image

Donald Tsang

Top banker gave Donald Tsang’s wife cash, court told

Prosecutor says David Li, a shareholder in radio station seeking licence, gave HK$350,000 as part payment for a luxury penthouse in Shenzhen

PUBLISHED : Thursday, 28 September, 2017, 10:49pm
UPDATED : Thursday, 28 September, 2017, 11:53pm

Prosecutors told a high-profile corruption trial on Thursday that Hong Kong’s former leader, Donald Tsang Yam-kuen, had received hundreds of thousands of dollars from Bank of East Asia chairman David Li Kwok-po, which was used to help pay for a luxury mainland penthouse at the centre of his case.

The high-profile banker entered the picture on the second day of the prosecutors’ opening speech, as top barristers for the Department of Justice continued their efforts to connect the dots for a panel of nine jurors at the High Court.

Ex-Hong Kong leader Donald Tsang’s trial about corruption at very top of government, prosecutors say

The trial centres on a corrupt deal that Tsang allegedly made with a local radio station and its owners.

Li, the prosecutors noted, was a shareholder and director of Wave Media, the broadcaster in question.

Tsang, who led the city from 2005 to 2012, has denied one count of accepting an advantage between 2010 and 2012 as the chief executive.

The 72-year-old former leader is accused of receiving at least HK$3.8 million in refurbishment and design fees for the renovation of a luxury penthouse in Shenzhen he planned to retire in after he stepped down as chief executive.

The prosecutors said it was a reward for Tsang to become “favourably disposed” to Wave Media, of which the major shareholder was Bill Wong Cho-bau, the owner of the penthouse through his mainland company.

Former Hong Kong leader Donald Tsang pleads not guilty in high-profile bribery trial

Tsang allegedly approved Wave Media’s various applications, including a digital broadcasting licence, when he headed the city’s top advisory body, the Executive Council.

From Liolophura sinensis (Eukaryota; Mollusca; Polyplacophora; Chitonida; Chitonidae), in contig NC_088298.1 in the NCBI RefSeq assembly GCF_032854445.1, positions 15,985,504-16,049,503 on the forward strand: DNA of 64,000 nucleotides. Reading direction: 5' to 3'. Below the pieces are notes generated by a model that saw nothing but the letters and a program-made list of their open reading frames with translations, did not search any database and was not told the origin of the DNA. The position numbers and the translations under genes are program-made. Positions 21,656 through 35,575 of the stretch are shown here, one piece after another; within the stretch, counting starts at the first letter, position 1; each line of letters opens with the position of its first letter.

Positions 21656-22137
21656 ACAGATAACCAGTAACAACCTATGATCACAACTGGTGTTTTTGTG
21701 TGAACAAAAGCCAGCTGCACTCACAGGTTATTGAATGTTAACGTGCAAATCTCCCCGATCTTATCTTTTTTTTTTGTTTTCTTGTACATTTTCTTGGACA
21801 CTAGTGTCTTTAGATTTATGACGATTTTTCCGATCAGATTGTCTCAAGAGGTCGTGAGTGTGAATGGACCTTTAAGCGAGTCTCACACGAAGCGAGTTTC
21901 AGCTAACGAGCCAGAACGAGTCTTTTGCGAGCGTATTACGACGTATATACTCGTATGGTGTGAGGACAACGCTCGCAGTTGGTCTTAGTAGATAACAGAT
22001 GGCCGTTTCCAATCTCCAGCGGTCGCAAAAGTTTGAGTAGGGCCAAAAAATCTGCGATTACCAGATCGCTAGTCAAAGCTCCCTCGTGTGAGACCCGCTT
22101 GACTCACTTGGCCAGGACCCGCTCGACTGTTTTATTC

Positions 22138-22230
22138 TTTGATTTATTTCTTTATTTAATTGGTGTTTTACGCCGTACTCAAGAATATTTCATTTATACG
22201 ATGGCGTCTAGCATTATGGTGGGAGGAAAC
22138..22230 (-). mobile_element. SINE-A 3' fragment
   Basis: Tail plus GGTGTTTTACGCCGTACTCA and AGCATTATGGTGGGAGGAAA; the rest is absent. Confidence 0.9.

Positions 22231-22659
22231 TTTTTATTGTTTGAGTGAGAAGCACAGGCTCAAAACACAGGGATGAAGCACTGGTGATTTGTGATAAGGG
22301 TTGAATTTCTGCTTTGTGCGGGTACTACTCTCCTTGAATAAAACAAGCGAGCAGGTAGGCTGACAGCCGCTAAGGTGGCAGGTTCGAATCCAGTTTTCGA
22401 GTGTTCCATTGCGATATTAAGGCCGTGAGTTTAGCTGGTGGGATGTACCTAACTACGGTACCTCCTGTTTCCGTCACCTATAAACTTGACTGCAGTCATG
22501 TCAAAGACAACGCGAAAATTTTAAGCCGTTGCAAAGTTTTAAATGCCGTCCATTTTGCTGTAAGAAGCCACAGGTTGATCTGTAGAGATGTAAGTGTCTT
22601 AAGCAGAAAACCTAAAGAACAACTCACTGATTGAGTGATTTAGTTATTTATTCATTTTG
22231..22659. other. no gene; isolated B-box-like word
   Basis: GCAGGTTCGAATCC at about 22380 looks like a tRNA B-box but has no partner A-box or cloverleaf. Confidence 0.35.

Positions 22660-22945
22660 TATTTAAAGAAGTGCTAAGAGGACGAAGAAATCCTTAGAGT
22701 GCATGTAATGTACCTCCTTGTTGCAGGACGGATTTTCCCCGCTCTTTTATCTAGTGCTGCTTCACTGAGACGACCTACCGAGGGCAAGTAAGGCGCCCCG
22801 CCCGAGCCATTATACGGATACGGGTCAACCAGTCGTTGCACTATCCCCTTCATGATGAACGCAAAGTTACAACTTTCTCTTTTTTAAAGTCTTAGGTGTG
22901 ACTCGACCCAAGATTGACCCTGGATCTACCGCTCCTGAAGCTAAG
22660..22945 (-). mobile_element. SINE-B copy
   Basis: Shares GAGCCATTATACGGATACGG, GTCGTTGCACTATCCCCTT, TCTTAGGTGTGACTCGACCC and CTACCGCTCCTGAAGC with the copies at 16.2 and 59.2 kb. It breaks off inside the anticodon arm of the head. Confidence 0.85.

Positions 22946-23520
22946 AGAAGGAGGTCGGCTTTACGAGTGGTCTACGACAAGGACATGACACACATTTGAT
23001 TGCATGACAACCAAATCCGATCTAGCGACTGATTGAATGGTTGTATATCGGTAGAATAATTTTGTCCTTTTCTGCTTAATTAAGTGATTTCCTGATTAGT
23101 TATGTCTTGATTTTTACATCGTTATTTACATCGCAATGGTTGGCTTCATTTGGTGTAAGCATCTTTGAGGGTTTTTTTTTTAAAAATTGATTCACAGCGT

Continuing his speech on Thursday, prosecutor David Perry QC said although details of the arrangement emerged in 2012, when Tsang told the press that he had yet to reach an agreement on renting the Shenzhen penthouse, the court should look into the matter two years before that to get the full story.

He said on the morning of July 16, 2010 – when Exco was still considering whether to grant the digital radio licence – Tsang’s wife had turned up at the Bank of East Asia branch on Des Voeux Road.

“She was given HK$350,000 in cash, not a cheque, not a bank transfer,” Perry said.

“It came from David Li, the man, who ... just so happened to be the director of Wave Media, who just so happened to be a friend of Wong Cho-bau.”

He alleged that the money, which Tsang never disclosed, went on to form part of the 800,000 yuan (HK$940,000) his wife, Selina Tsang Pou Siu-mei, paid to Wong’s Shenzhen East Pacific Group months later in November. The group owned the penthouse.

“It’s a purchase,” he said, describing it as an “under-the-table deal” at an “undervalued price”.

Perry argued that it could not have been a rental payment because the Tsangs would not be paying rent in 2010, two years before they were supposed to move in.

Former leader Donald Tsang granted bail by Hong Kong court

The prosecutor also said around the time Selina Tsang instructed her bank to make the payment on November 5, she, Wong and Li were all on the mainland, according to immigration records.

On another occasion, Tsang and his wife went to spend their Easter holiday at the Regency Hotel in Shantou, just days after the digital licence was granted to Wave Media on March 22, 2011.

Subsequently, Tsang wrote a letter to thank a “Wong Shun-yuen”, who Perry said was linked to Wong Cho-bau and a signatory of a bank account belonging to East Pacific Holdings, another of the mainland businessman’s companies.

Both the Tsangs and Wong were on the mainland at the time as well.

“That’s all how it fits together,” Perry said.

During Tsang’s tenure presiding over Exco, Perry said, he had made a total of 69 declarations for a long list of matters, but made no mention of the Shenzhen penthouse and his connection with Wong.

The prosecutor also reminded the jury that he did not have to pinpoint specific returns of favours, as long as he could show Tsang had become “favourably disposed” after receiving the “sweeteners”.

After all, he said, corruption crept around in secrecy with an insidious nature.

The case continues before Mr Justice Andrew Chan Hing-wai on Friday.